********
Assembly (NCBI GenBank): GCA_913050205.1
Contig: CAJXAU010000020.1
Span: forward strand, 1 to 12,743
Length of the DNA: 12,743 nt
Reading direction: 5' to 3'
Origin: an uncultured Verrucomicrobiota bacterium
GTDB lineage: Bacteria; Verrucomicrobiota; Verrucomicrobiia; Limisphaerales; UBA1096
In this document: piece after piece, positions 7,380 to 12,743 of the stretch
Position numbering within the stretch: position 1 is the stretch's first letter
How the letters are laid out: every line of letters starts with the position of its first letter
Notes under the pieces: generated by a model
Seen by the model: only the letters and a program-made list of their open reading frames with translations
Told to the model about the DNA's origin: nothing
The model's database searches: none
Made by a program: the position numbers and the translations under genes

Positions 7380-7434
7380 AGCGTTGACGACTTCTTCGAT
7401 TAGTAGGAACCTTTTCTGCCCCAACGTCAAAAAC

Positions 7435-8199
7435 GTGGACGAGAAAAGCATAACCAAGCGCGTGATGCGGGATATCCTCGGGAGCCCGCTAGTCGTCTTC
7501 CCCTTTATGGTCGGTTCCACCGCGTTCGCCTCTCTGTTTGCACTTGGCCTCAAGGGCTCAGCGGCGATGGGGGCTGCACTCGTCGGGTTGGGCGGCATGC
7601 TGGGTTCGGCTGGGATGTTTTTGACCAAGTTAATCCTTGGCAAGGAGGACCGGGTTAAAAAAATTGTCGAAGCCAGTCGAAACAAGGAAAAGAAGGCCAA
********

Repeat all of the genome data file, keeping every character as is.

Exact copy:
Assembly (NCBI GenBank): GCA_913050205.1
Contig: CAJXAU010000020.1
Span: forward strand, 1 to 12,743
Length of the DNA: 12,743 nt
Reading direction: 5' to 3'
Origin: an uncultured Verrucomicrobiota bacterium
GTDB lineage: Bacteria; Verrucomicrobiota; Verrucomicrobiia; Limisphaerales; UBA1096
In this document: piece after piece, positions 7,380 to 12,743 of the stretch
Position numbering within the stretch: position 1 is the stretch's first letter
How the letters are laid out: every line of letters starts with the position of its first letter
Notes under the pieces: generated by a model
Seen by the model: only the letters and a program-made list of their open reading frames with translations
Told to the model about the DNA's origin: nothing
The model's database searches: none
Made by a program: the position numbers and the translations under genes

Positions 7380-7434
7380 AGCGTTGACGACTTCTTCGAT
7401 TAGTAGGAACCTTTTCTGCCCCAACGTCAAAAAC

Positions 7435-8199
7435 GTGGACGAGAAAAGCATAACCAAGCGCGTGATGCGGGATATCCTCGGGAGCCCGCTAGTCGTCTTC
7501 CCCTTTATGGTCGGTTCCACCGCGTTCGCCTCTCTGTTTGCACTTGGCCTCAAGGGCTCAGCGGCGATGGGGGCTGCACTCGTCGGGTTGGGCGGCATGC
7601 TGGGTTCGGCTGGGATGTTTTTGACCAAGTTAATCCTTGGCAAGGAGGACCGGGTTAAAAAAATTGTCGAAGCCAGTCGAAACAAGGAAAAGAAGGCCAA